Immunotoxin targeting EpCAM effectively inhibits peritoneal tumor growth in experimental models of mucinous peritoneal surface malignancies

Authors

  • Kjersti Flatmark,

    Corresponding author
    1. Department of Gastroenterological Surgery, Norwegian Radium Hospital, Oslo University Hospital, Montebello, Oslo, Norway
    • Department of Tumor Biology, Norwegian Radium Hospital, Oslo University Hospital, Montebello, Oslo, Norway
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  • Ingrid J. Guldvik,

    1. Department of Tumor Biology, Norwegian Radium Hospital, Oslo University Hospital, Montebello, Oslo, Norway
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  • Hege Svensson,

    1. Department of Tumor Biology, Norwegian Radium Hospital, Oslo University Hospital, Montebello, Oslo, Norway
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  • Karianne G. Fleten,

    1. Department of Tumor Biology, Norwegian Radium Hospital, Oslo University Hospital, Montebello, Oslo, Norway
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  • Vivi Ann Flørenes,

    1. Department of Pathology, Norwegian Radium Hospital, Oslo University Hospital, Montebello, Oslo, Norway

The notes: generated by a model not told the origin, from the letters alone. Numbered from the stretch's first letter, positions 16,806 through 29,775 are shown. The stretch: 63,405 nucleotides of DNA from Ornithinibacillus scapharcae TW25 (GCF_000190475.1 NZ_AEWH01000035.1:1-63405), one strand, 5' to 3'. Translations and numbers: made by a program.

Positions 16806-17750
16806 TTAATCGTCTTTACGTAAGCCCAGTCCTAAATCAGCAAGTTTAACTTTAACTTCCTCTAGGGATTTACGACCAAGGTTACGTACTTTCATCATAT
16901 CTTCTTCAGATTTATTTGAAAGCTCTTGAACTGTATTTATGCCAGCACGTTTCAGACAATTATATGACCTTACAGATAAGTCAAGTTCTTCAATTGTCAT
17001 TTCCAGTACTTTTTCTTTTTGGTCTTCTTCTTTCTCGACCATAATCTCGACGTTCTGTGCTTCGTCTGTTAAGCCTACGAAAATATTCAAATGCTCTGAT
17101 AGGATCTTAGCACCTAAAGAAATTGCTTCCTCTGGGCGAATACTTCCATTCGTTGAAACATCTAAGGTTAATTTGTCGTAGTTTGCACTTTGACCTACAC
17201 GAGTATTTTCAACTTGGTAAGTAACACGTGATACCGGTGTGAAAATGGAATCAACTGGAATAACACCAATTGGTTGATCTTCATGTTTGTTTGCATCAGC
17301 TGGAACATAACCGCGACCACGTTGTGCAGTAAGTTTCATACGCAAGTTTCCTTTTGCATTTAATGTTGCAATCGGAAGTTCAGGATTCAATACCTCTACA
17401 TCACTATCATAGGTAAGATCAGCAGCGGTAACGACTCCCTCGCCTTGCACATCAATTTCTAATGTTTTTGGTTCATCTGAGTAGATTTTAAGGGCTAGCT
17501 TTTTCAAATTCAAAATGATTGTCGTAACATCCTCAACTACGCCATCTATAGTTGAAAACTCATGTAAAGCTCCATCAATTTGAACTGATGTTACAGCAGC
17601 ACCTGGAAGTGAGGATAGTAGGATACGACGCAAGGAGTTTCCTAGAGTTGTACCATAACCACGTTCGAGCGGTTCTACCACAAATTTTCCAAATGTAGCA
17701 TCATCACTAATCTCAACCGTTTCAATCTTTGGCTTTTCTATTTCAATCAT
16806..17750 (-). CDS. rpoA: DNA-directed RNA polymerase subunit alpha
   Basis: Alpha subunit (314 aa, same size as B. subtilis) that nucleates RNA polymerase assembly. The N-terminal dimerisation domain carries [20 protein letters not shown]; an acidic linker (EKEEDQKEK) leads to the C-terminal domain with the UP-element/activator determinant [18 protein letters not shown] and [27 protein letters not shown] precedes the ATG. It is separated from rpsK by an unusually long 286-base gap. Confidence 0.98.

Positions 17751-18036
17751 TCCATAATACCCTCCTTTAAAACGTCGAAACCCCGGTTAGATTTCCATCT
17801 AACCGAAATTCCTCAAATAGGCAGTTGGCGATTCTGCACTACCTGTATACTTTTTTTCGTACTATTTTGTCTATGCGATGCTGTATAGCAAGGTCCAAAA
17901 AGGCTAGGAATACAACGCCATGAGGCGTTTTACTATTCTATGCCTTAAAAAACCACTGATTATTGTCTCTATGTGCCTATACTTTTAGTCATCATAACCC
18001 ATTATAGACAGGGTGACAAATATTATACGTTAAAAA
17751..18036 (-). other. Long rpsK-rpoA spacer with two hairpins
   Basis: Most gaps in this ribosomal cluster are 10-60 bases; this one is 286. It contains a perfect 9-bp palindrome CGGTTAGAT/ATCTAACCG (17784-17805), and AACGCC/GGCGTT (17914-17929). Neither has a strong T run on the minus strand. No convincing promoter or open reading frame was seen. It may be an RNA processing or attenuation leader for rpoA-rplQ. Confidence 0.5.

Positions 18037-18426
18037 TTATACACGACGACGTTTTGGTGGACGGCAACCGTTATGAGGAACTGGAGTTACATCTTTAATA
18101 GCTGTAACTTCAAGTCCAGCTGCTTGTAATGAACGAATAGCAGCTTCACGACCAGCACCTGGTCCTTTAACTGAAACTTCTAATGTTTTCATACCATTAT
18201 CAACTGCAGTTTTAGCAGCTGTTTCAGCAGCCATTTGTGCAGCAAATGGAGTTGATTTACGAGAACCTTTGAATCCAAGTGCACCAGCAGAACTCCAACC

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  • Wenche Reed,

    1. Research Innovation and Education, Oslo University Hospital, Oslo, Norway
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  • Karl-Erik Giercksky,

    1. Department of Gastroenterological Surgery, Norwegian Radium Hospital, Oslo University Hospital, Montebello, Oslo, Norway
    2. University of Oslo, Institute of Clinical Medicine, Norwegian Radium Hospital, Oslo University Hospital, Montebello, Oslo, Norway
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  • Øystein Fodstad,

    1. Department of Tumor Biology, Norwegian Radium Hospital, Oslo University Hospital, Montebello, Oslo, Norway
    2. University of Oslo, Institute of Clinical Medicine, Norwegian Radium Hospital, Oslo University Hospital, Montebello, Oslo, Norway
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  • Yvonne Andersson

    1. Department of Tumor Biology, Norwegian Radium Hospital, Oslo University Hospital, Montebello, Oslo, Norway
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  • Conflict of interest: None

Correspondence to: Kjersti Flatmark, Department of Tumor Biology, The Norwegian Radium Hospital, Oslo University Hospital, Montebello, 0310 Oslo, Norway, Tel.: +47–22934000, Fax: +47–22781895, E-mail: kjersti.flatmark@rr-research.no

Abstract